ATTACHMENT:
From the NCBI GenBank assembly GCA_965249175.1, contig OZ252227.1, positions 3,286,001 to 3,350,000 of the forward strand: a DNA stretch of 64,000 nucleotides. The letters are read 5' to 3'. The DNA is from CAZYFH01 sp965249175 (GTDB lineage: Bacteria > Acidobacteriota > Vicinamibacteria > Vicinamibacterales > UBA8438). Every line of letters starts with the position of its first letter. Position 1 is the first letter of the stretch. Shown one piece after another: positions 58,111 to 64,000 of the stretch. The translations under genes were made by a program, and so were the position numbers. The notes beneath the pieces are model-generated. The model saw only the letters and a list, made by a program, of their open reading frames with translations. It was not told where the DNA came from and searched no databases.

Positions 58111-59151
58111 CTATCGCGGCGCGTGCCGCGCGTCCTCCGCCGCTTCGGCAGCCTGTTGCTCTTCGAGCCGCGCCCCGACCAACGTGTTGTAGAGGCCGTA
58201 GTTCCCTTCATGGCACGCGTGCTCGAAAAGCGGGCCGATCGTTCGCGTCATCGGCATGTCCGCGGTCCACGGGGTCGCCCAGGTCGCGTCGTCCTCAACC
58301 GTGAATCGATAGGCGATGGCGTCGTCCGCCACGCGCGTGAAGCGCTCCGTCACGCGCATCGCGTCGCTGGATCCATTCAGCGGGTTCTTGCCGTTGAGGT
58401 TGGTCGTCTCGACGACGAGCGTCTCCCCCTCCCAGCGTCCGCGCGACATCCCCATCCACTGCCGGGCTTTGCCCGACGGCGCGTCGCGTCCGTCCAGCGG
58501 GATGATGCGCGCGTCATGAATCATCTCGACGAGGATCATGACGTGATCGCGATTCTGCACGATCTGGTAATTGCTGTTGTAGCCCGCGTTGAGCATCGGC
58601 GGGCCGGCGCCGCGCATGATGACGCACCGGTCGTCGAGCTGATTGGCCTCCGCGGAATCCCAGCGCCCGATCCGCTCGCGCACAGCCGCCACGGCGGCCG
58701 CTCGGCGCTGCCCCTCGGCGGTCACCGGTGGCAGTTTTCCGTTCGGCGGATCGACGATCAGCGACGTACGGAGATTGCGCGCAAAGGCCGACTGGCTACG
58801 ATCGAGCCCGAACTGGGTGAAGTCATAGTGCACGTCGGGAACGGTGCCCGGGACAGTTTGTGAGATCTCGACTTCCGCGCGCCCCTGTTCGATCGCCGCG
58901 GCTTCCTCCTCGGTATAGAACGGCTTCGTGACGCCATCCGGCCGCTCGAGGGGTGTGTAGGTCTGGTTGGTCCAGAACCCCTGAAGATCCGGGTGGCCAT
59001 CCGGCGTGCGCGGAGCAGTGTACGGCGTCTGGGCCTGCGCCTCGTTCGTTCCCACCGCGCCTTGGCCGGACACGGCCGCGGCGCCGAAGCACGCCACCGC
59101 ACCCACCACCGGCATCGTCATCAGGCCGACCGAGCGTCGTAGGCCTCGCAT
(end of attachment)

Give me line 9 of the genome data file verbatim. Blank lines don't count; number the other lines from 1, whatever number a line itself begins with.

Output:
58701 CTCGGCGCTGCCCCTCGGCGGTCACCGGTGGCAGTTTTCCGTTCGGCGGATCGACGATCAGCGACGTACGGAGATTGCGCGCAAAGGCCGACTGGCTACG